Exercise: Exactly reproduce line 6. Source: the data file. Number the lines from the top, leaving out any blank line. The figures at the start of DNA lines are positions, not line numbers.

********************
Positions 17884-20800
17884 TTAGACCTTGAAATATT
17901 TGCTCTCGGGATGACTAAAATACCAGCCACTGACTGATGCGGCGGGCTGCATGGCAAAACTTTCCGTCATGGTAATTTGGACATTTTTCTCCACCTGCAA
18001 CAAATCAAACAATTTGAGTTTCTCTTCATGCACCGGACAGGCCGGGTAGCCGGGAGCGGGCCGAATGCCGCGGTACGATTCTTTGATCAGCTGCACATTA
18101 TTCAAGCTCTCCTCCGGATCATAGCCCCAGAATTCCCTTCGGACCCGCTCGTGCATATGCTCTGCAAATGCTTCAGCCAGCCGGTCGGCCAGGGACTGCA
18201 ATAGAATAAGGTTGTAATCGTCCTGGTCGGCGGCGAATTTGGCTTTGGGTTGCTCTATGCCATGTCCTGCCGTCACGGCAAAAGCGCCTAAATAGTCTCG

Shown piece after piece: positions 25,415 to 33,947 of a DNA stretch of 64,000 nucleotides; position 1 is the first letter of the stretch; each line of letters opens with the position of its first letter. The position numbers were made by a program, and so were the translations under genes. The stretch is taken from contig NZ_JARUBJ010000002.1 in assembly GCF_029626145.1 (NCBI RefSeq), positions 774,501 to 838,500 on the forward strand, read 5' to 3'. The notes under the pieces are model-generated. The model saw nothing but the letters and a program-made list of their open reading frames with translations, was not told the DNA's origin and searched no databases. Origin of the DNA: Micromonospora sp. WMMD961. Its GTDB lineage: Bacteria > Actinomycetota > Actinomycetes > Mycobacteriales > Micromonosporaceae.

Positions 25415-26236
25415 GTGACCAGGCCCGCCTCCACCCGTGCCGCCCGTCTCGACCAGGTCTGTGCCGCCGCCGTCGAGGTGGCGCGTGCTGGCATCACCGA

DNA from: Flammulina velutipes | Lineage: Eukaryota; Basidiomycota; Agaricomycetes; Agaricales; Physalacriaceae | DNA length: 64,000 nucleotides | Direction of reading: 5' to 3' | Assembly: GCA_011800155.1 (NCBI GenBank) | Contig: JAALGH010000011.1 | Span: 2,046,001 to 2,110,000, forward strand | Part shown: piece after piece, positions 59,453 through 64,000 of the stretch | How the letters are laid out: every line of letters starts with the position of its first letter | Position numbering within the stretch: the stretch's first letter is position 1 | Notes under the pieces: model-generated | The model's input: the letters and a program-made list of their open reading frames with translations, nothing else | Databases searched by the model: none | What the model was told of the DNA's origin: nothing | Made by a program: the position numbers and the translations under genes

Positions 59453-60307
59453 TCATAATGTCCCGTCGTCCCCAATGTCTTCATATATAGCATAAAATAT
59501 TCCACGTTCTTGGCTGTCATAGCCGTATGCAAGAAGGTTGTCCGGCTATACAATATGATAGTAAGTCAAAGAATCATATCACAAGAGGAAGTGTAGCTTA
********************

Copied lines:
18201 ATAGAATAAGGTTGTAATCGTCCTGGTCGGCGGCGAATTTGGCTTTGGGTTGCTCTATGCCATGTCCTGCCGTCACGGCAAAAGCGCCTAAATAGTCTCG